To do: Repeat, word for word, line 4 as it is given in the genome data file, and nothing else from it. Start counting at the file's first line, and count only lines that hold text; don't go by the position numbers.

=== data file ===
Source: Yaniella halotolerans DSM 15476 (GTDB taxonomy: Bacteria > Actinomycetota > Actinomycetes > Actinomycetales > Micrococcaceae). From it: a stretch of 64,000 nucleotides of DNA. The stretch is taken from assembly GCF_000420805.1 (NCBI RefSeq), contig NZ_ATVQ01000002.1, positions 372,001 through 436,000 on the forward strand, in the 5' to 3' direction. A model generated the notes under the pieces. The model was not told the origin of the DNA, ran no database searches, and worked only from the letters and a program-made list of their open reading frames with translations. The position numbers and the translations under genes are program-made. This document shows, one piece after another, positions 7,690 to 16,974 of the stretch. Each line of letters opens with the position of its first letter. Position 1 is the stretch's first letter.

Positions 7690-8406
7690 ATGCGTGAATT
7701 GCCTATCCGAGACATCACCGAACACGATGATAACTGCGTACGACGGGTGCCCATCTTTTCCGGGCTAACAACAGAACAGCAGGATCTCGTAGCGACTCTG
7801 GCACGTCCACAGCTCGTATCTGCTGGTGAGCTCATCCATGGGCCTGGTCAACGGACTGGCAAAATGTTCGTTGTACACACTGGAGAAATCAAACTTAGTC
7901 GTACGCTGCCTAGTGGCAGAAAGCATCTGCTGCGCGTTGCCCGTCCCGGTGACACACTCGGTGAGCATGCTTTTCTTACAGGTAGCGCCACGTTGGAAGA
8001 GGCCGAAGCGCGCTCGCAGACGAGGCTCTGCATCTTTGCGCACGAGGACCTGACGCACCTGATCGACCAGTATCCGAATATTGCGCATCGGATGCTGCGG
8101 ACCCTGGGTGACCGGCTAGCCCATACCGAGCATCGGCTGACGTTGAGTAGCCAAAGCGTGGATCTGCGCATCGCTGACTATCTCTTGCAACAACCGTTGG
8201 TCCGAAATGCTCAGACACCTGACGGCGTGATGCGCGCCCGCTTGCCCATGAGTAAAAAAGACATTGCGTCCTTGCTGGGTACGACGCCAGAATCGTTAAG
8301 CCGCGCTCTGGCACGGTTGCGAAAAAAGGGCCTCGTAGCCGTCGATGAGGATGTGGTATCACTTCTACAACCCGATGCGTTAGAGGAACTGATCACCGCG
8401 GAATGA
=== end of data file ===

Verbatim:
7701 GCCTATCCGAGACATCACCGAACACGATGATAACTGCGTACGACGGGTGCCCATCTTTTCCGGGCTAACAACAGAACAGCAGGATCTCGTAGCGACTCTG